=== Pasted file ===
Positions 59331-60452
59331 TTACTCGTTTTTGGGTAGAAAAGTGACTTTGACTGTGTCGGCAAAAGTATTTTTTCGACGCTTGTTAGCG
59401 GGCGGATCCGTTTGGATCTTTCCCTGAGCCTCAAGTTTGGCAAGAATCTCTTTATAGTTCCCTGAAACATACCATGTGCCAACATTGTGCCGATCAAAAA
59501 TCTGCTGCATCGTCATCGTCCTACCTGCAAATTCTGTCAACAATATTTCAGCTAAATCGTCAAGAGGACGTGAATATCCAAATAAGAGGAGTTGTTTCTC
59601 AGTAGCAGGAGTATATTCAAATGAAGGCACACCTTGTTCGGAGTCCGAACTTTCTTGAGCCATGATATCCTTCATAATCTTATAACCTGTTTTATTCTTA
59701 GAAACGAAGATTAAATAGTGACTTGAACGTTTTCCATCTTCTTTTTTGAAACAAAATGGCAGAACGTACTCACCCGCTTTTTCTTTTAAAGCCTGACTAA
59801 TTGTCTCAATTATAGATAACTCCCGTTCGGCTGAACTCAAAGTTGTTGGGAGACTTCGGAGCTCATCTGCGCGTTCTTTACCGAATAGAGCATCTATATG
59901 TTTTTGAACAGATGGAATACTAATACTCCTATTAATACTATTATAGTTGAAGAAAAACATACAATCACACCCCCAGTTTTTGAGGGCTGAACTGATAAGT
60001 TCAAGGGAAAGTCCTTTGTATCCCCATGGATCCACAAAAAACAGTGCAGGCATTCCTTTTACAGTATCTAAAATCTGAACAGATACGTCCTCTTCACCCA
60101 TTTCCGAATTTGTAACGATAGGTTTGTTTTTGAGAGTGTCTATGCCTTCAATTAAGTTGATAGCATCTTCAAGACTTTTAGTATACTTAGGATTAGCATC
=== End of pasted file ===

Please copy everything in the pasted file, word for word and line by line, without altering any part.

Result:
Positions 59331-60452
59331 TTACTCGTTTTTGGGTAGAAAAGTGACTTTGACTGTGTCGGCAAAAGTATTTTTTCGACGCTTGTTAGCG
59401 GGCGGATCCGTTTGGATCTTTCCCTGAGCCTCAAGTTTGGCAAGAATCTCTTTATAGTTCCCTGAAACATACCATGTGCCAACATTGTGCCGATCAAAAA
59501 TCTGCTGCATCGTCATCGTCCTACCTGCAAATTCTGTCAACAATATTTCAGCTAAATCGTCAAGAGGACGTGAATATCCAAATAAGAGGAGTTGTTTCTC
59601 AGTAGCAGGAGTATATTCAAATGAAGGCACACCTTGTTCGGAGTCCGAACTTTCTTGAGCCATGATATCCTTCATAATCTTATAACCTGTTTTATTCTTA
59701 GAAACGAAGATTAAATAGTGACTTGAACGTTTTCCATCTTCTTTTTTGAAACAAAATGGCAGAACGTACTCACCCGCTTTTTCTTTTAAAGCCTGACTAA
59801 TTGTCTCAATTATAGATAACTCCCGTTCGGCTGAACTCAAAGTTGTTGGGAGACTTCGGAGCTCATCTGCGCGTTCTTTACCGAATAGAGCATCTATATG
59901 TTTTTGAACAGATGGAATACTAATACTCCTATTAATACTATTATAGTTGAAGAAAAACATACAATCACACCCCCAGTTTTTGAGGGCTGAACTGATAAGT
60001 TCAAGGGAAAGTCCTTTGTATCCCCATGGATCCACAAAAAACAGTGCAGGCATTCCTTTTACAGTATCTAAAATCTGAACAGATACGTCCTCTTCACCCA
60101 TTTCCGAATTTGTAACGATAGGTTTGTTTTTGAGAGTGTCTATGCCTTCAATTAAGTTGATAGCATCTTCAAGACTTTTAGTATACTTAGGATTAGCATC